In case you hadn’t heard, 3% of potential voters turned out in Rhode Island’s presidential primary on April 24th. Rhode Island runs open primaries, where unaffiliated voters can temporarily affiliate on primary day with the party of their choice, so virtually every voter but those registered as Moderates had the ability to vote. The two primaries were different affairs, though, so each has their own issues.
On the Democratic side, only Barack Obama was available (or no one/write-in). But all the available delegates were pledged to Obama. This means that all delegates were going to vote for Obama anyways. So in this case, why care who goes? Since 1968, Democrats have ensured that they wouldn’t ever have to face the chaos of a brokered convention again, de-emphasizing the importance of the delegates.
On the Republican side, the math has essentially made Mitt Romney the victor this primary season. Though Ron Paul managed to pick up some delegates, even RI GOP chair Mark Zaccaria was worried at the low turnout.
It appears to me that the parties are facing a lack of enthusiasm, though RI Tea Party founder Colleen Conley assures me on Twitter that the Tea Party (not really a political party) will crush the Democrats in November. I’m skeptical.
There’s not much to get excited about this election season. My college broke out into a spontaneous celebration in November 2008, and I remember thinking, finally, we won. Now that just seems naive. Neither base can be truly energized when it’s essentially to go vote against someone. We need to want to vote for something.
I think part of the problem is that parties aren’t really distinct parties anymore. If you register as a Democrat, are you actually involved in the Democrats? Do you get to set the platform of your local party? Do you elect the party leadership? Do you decide who will become Speaker of the House if they’re in the majority? Of course not. Only two types of people make those decisions in a modern American political party; party apparatchiks and political candidates.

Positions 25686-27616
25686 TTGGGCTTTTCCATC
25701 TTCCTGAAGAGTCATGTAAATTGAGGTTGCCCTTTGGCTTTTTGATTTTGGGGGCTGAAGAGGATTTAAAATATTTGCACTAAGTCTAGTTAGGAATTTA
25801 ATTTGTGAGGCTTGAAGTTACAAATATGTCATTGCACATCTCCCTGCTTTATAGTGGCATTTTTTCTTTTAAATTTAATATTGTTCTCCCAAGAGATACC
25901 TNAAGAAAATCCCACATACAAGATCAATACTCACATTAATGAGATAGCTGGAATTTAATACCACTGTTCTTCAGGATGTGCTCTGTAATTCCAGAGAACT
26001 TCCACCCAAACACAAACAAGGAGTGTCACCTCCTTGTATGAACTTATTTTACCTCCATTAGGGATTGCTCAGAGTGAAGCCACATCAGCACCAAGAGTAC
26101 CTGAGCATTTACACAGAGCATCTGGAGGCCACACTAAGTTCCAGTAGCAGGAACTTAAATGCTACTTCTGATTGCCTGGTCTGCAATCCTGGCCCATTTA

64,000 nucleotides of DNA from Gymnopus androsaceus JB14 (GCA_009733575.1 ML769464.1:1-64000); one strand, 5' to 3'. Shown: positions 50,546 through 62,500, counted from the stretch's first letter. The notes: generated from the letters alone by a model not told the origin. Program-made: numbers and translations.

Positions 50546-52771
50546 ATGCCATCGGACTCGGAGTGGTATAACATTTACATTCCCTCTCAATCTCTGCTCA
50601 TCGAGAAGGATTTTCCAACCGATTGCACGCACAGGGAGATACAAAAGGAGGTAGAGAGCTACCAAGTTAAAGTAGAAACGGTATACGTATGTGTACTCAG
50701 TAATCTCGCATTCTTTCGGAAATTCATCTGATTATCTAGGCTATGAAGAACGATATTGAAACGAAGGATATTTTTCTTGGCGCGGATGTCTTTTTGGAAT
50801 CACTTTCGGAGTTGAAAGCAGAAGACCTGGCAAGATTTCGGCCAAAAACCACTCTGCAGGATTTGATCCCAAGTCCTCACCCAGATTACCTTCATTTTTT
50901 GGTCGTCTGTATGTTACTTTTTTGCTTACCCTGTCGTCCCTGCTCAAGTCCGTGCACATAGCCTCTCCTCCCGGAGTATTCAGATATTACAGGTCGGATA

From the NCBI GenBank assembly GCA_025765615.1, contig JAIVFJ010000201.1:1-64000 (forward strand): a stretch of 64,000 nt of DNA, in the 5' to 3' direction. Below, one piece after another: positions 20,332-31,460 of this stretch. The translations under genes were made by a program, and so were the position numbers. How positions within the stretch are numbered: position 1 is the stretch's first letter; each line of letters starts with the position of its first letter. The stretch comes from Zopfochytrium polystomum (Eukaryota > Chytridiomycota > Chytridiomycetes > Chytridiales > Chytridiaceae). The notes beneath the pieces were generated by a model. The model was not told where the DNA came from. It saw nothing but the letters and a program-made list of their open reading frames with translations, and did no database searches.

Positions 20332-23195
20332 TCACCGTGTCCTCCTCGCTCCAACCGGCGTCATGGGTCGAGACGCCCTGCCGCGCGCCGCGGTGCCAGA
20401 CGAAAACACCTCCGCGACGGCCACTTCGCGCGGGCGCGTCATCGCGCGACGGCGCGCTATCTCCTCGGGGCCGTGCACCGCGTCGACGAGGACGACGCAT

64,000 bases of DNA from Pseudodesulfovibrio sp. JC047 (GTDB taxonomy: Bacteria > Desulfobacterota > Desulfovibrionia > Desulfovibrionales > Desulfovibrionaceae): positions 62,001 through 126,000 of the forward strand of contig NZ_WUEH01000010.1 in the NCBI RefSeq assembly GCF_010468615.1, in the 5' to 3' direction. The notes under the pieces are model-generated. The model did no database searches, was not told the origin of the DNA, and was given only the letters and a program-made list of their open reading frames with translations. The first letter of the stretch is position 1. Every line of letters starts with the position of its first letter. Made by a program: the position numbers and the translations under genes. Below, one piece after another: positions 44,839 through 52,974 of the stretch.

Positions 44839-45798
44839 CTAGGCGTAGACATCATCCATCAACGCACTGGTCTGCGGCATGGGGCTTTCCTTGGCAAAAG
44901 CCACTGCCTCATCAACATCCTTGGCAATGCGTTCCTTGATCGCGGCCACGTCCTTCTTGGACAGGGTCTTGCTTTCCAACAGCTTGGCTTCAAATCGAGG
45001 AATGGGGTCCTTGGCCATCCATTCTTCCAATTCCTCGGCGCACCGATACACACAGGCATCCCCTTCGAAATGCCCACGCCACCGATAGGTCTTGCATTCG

So when you register as a Democrat, you’re not actually a member of the Democratic Party, you are a voter affiliated with the Democratic Party. Yes, you can select its candidates (a privilege made less relative by open primaries), but you’re essentially powerless over the operations of the party. This is why organizations like the Progressive Democrats of America exist, to counteract the party establishment. This is also why some states have moved towards the jungle primary, essentially making parties vestigial organs.
Parties don’t have to be organized like this. It would be perfectly possible to make a political party function as a democratic organization; where the chair and the leadership are elected by all of the party’s members. The same thing could happen for legislative delegations; the Rhode Island Democrats could be allowed to select who they want to be Speaker of the House or President of the Senate in an election, choosing between candidates from among the Democratic representatives and senators. Party platforms could likewise be suggested and voted upon by party members in the same way a ballot question appears; “would you like the Democratic Party to include in its values a commitment to the equal rights of LGBTQ citizens, including the right of marriage?”
So yes, the criticism that political parties don’t represent the people is accurate; they don’t even represent the people who are registered as their voters. Because those aren’t their members. Their members are the networkers and the political players who really burrow deep inside of the party. And yes, they get paid poorly and have pretty crappy jobs. They get to inhabit these positions because they step up to the plate.
But at the end of the day, if you want your voters to have enthusiasm for their party, if you want them to turn out to the polls no matter the situation, you have to give them agency. It’s the same reason that the Green Bay Packers have their seats sold out for a century; by making the team owned by the fans, they gave their fans agency in their organization. Political parties need to demand participation, open discussion, and activity from their members. They cannot afford to take them for granted.